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2014

New Recommendations Released In Diagnosis Of HPV-Associated Squamous Lesions

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NORTHFIELD, Ill., July 3, 2012 /PRNewswire-USNewswire/ -- The College of American Pathologists (CAP) and the American Society for Colposcopy and Cervical Pathology (ASCCP) jointly issued The Lower Anogenital Squamous Terminology (LAST) Standardization Project for HPV-Associated Lesions: Background and Consensus Recommendations.

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The CAP/ASCCP LAST Project consensus recommendations were released on June 28, 2012, in the online editions of Archives of Pathology & Laboratory Medicine (Archives) and in the Journal of Lower Genital Tract Disease  (JLGTD), the official journals of the CAP and the ASCCP, respectively.

The new recommendations provide standardization of diagnostic terminology of lesions associated with the human papillomavirus (HPV) across lower anogenital tract body sites, including the appropriate use of biomarkers to distinguish these lesions. Through implementation of the recommendations, the two organizations aim to enhance communication between pathologists and clinicians leading to more effective patient management of HPV-associated disease and, ultimately, improved patient outcomes.

"The CAP/ASCCP LAST Project consensus recommendations were developed based on the availability of new science, allowing pathologists to better classify HPV-associated lesions," said Teresa M. Darragh, M.D., FCAP, the lead author of and steering committee co-chair for the LAST Project consensus recommendations and a professor of clinical pathology and obstetrics, gynecology & reproductive sciences at the University of California San Francisco (UCSF) and an attending physician in the UCSF/Mt. Zion Dysplasia Clinic in San Francisco, Calif. "With this information, patients along with their physicians will be able to better weigh the benefits and risks of management options associated with HPV infections, allowing them to make more informed decisions about their health."

The recommendations were developed based on an extensive literature review of the terminology used historically, how terminology influences management of HPV-associated lesions by body sites, and the role of biomarkers in their diagnosis. 

The CAP Pathology & Laboratory Quality Center, "the Center," a forum for developing evidence-based guidelines and consensus recommendations, led the joint development of the LAST Project's consensus recommendations. Thirty-five professional organizations collaborated and participated in the review and final approval of the recommendations, which will be published in the July issue of JLGTD and in the October issue of Archives.

About the College of American Pathologists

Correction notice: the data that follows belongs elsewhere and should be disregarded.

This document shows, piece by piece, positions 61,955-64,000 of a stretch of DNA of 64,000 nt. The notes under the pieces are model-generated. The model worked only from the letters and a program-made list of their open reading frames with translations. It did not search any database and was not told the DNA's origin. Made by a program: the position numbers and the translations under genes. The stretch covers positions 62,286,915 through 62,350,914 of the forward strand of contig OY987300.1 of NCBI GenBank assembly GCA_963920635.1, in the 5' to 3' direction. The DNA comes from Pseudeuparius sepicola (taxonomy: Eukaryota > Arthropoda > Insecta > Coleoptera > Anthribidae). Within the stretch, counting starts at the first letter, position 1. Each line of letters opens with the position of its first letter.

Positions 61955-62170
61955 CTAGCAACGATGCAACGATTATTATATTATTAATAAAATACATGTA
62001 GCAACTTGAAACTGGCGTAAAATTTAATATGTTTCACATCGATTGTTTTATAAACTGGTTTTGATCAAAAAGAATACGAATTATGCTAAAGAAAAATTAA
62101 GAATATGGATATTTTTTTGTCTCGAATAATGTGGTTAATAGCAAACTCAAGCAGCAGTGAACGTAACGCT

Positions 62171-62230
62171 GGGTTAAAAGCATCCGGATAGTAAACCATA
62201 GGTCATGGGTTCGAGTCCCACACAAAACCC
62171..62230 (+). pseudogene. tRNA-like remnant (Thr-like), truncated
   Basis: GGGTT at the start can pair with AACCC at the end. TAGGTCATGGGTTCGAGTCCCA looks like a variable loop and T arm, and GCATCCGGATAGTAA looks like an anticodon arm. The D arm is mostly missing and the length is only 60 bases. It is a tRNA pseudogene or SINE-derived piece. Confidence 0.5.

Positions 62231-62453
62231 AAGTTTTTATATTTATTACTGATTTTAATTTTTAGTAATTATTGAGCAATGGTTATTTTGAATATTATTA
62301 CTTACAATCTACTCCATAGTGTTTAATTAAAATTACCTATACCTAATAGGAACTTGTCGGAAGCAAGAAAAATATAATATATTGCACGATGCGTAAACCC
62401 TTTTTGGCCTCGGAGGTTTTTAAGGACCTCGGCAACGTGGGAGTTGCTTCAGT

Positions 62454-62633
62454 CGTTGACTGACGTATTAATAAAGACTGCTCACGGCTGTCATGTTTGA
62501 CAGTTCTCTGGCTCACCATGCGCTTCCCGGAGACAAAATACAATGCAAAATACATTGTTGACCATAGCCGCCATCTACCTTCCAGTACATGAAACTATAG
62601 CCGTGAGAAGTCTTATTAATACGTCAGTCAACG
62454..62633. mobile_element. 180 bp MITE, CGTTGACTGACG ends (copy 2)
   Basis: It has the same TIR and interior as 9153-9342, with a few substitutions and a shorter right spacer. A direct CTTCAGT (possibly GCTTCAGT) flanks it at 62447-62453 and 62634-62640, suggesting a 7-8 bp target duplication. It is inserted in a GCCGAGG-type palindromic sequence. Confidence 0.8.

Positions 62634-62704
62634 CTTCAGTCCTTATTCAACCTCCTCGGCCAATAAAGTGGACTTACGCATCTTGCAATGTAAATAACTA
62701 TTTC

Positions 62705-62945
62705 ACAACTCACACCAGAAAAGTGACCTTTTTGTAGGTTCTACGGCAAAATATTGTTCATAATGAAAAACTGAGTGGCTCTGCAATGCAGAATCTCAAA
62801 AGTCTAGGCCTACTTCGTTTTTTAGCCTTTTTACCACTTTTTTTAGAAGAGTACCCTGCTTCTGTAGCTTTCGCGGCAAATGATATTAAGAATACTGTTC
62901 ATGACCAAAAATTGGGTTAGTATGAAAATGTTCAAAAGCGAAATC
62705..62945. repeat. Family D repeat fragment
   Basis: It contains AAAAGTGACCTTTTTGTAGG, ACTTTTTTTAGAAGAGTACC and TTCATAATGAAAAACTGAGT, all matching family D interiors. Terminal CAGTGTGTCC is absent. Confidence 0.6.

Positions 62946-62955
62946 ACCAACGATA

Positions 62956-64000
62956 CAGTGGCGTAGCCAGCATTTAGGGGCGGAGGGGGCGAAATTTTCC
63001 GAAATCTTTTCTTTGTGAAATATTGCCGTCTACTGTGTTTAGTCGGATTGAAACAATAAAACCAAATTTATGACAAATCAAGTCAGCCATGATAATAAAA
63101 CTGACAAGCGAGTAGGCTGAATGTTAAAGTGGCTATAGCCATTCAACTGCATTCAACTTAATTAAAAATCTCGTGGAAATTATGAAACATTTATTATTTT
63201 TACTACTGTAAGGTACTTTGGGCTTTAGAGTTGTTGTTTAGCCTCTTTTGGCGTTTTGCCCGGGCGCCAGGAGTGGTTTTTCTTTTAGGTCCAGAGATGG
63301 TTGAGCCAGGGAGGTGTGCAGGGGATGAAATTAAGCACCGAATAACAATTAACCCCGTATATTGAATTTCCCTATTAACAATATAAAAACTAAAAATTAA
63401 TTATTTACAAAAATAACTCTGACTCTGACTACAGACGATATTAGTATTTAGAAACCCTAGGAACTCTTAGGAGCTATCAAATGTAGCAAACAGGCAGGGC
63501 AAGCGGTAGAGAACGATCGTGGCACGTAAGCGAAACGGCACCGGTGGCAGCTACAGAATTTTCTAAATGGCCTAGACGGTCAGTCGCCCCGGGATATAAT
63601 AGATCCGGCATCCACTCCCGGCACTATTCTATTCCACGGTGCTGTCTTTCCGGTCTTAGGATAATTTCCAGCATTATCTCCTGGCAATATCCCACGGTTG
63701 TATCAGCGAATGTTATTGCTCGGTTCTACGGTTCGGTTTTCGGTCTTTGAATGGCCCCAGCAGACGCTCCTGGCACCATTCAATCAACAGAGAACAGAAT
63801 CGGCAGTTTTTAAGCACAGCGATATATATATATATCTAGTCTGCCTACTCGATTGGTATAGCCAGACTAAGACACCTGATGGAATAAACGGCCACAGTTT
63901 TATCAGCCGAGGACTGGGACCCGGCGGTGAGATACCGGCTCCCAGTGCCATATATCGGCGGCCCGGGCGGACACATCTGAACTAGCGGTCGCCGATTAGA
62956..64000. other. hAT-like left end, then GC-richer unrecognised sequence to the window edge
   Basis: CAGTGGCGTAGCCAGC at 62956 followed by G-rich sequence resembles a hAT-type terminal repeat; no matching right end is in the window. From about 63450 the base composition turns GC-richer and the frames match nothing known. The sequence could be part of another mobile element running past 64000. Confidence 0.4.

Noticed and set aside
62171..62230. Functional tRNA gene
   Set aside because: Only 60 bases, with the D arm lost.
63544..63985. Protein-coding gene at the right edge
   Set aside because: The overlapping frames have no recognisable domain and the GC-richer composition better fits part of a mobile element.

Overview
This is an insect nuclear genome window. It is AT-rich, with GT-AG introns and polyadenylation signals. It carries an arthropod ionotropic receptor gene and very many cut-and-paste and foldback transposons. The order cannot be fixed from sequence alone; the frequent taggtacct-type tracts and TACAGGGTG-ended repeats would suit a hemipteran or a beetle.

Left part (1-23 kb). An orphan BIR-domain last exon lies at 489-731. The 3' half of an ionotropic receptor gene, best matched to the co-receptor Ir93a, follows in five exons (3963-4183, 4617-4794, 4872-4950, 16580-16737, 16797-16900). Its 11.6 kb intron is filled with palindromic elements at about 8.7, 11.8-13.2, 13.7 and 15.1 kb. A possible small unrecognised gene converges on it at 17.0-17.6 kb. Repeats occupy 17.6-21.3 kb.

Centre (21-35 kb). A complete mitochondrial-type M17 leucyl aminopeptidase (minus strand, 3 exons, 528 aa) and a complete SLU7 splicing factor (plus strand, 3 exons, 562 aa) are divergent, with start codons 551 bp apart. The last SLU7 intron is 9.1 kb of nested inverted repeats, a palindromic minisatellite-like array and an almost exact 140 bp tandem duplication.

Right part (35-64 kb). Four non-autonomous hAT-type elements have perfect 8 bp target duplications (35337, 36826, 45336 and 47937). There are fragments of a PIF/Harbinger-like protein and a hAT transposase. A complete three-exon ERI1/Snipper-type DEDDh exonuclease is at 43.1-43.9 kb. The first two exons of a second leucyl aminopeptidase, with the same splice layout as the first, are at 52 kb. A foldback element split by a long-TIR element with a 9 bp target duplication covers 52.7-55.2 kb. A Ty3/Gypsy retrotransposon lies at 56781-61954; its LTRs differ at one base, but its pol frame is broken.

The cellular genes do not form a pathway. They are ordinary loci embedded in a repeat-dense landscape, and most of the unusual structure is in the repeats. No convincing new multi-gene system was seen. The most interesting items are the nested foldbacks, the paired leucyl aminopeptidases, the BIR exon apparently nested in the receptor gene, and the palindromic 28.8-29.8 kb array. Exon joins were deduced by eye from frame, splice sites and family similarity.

The College of American Pathologists (CAP) celebrating 50 years as the gold standard in laboratory accreditation, is a medical society serving more than 18,000 physician members and the global laboratory community. It is the world's largest association composed exclusively of board-certified pathologists and is the worldwide leader in laboratory quality assurance. The College advocates accountable, high-quality, and cost-effective patient care.

About the American Society for Colposcopy and Cervical Pathology (ASCCP)
The ASCCP is a non-profit professional organization of 3,300 members whose primary mission is the education of healthcare providers about the diagnosis and management of diseases of the lower female reproductive system, especially cervical cancer and its precursors. The Journal of Lower Genital Tract Disease, the official journal of the ASCCP, is the leading source for the latest science in its field.

In September 2001 at the National Institutes of Health, ASCCP produced the first Consensus Guidelines for the Management of Women with Cervical Cytological Abnormalities and the Management of Women with Cervical Intraepithelial Neoplasia. Draft guidelines with supporting evidence were presented, discussed, revised as needed and then voted upon by the appointed delegates representing 29 major medical organizations and federal agencies. The resulting cytology guidelines were published in JAMA (Wright TC, et al.  2002 Apr 24;287(16):2120-9.) and the histology guidelines in AJOG (Wright TC Jr, et al. 2003 Jul;189(1):295-304.)  In 2006, ASCCP conducted a second Consensus Conference, using the same 29 partner groups and the multistep, evidence-based review process, to revise the 2001 guidelines. The 2006 guidelines were published in AJOG and the JLGTD.  

SOURCE College of American Pathologists



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